10 Tips to Transform Your Résumé From Good to Great
Looking for résumé writing tips? Here are some ways to make the process easier—and write a more effective résumé.
If you’re worried about writing your résumé or wondering what makes a good résumé, you’re not alone. Even seasoned professionals often balk when it’s time to start rewriting or updating a résumé. If you’re in school, however, you’re in luck: Most colleges—online and on campus—offer career counseling services that typically provide résumé writing tips, helping make good résumés even better.
Wherever you are in your career, following these guidelines will help as you’re writing your résumé:
- Give yourself credit.
Your résumé isn’t the place to be shy—it is the place to brag about your accomplishments. A good résumé highlights all relevant achievements, education, and skills. Take advantage of this unique opportunity to show the world your best professional self.
- Highlight your education.
Did you earn a degree from an on-campus or online college or university? Receive specialty training or obtain an industry-specific certification? Employers like to hire well-educated employees, so be sure to mention all relevant education, training, and other learning.
- Write professionally.
A résumé is your first impression on potential employers. That’s why it’s essential to present yourself in a professional manner. No matter what industry you’re in or what your education level might be, good résumés are polished, use correct grammar, and are free from punctuation and spelling errors.
- Avoid jargon.
You may believe it makes you sound more professional, but not everyone reading your résumé will be a member of your industry, particularly when you upload it to online job search websites. Human resources professionals, for example, may be the first to see your résumé, and they may not be familiar with certain terminology—and those who are may think you’re substituting jargon for actual experience. It’s good to communicate that you’re familiar with your industry’s language—but explain actual responsibilities and achievements in clear, specific terms.
- Think beyond “jobs.”
When writing a résumé, it’s easy to overlook volunteer work or even a part-time job from years ago. Did you donate your time and effort to a religious organization, senior living community, hospital, school, or animal shelter? Work as a nanny for a summer? Take time to think in terms of skills you developed and responsibilities you took on in these types of roles, and highlight them in your résumé.
- Don’t overdo it.
Here’s the counterpoint to the previous tip: Depending on your age and experience, a good résumé should only be one to two pages long. There’s no need to list every responsibility you’ve ever had, and, often, there’s no need to list every job you’ve ever had, either. Unless your summer pizza delivery job is relevant to your current employment goals, don’t include it if you’ve already established a professional history in your field.
- Keep things relevant.
When writing your résumé, it’s important to emphasize any experience related to the job you’re applying for. While a general résumé is appropriate for creating an account on a job search website, when you’re applying directly for a specific position, a good résumé is customized for that particular job description. If you’re trying to broaden your search or change careers, create several versions of your résumé, each one highlighting the most relevant elements of your experience.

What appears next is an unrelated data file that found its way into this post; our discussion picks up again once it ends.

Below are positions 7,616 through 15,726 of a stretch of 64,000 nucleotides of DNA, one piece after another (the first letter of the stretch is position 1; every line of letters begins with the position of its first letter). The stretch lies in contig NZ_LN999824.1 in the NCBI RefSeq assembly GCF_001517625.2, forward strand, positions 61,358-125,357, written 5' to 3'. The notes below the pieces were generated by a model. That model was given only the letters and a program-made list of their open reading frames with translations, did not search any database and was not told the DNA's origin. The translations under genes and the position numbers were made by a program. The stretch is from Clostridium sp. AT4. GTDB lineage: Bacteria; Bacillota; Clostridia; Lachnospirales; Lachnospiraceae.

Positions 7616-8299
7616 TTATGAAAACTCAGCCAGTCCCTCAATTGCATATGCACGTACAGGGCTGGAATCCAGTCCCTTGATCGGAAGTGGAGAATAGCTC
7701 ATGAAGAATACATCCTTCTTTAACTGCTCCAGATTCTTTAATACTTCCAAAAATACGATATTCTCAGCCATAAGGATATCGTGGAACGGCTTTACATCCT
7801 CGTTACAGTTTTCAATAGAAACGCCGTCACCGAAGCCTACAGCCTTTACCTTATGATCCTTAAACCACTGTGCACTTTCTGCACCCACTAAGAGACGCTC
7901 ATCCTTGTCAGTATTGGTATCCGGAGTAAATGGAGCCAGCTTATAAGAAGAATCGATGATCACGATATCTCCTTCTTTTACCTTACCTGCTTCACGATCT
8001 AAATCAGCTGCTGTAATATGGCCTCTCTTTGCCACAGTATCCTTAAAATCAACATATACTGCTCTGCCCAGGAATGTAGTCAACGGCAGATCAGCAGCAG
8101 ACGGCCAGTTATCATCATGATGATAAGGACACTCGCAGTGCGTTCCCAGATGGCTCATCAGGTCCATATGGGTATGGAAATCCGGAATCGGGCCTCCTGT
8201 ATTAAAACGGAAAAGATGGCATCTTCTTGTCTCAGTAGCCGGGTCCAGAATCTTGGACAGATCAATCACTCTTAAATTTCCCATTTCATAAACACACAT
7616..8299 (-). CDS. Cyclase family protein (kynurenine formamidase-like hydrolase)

- Start with your story.
Good résumés begin with a good summary. Since online application processes may not allow you to send a cover letter, when writing a résumé, introduce yourself with a short overview. Present yourself as a whole and make the connection between your professional goals and your career experience, education, and volunteer work. What are the commonalities between them? What did you excel at? Note all of this—in a concise, active way—in your introduction.
- Tell the truth.
Simply put, it’s never a good idea to lie on your résumé. Good résumés are honest—and dishonesty isn’t just listing a job you never held or a degree you never earned. Inflating your responsibilities or exaggerating your accomplishments also counts as lying. If you’re not sure whether you’re simply presenting yourself as strongly as possible or crossing the line into dishonesty, ask yourself whether your supervisor in each listed role would agree with your description. Lying on a résumé can lead to devastating consequences. Tell the truth and you’ll find the right professional fit.
- Seek help if you need it.
Writing a good résumé isn’t easy. If you’re unsure of how to write a good résumé for your industry or career level, reach out to someone knowledgeable in this area. If you’re enrolled in an on-campus or online college or university, take advantage of your institution’s career planning and development professionals. On campus or online, university career counselors are there to help, so don’t be shy about asking for assistance.
Thinking about going back to school? Walden University, an accredited institution offering online degrees, also provides, offers a wide array of career planning and development, from one-on-one help with your résumé to interview, salary negotiation, and network-building skills.
Walden University is accredited by The Higher Learning Commission, www.hlcommission.org.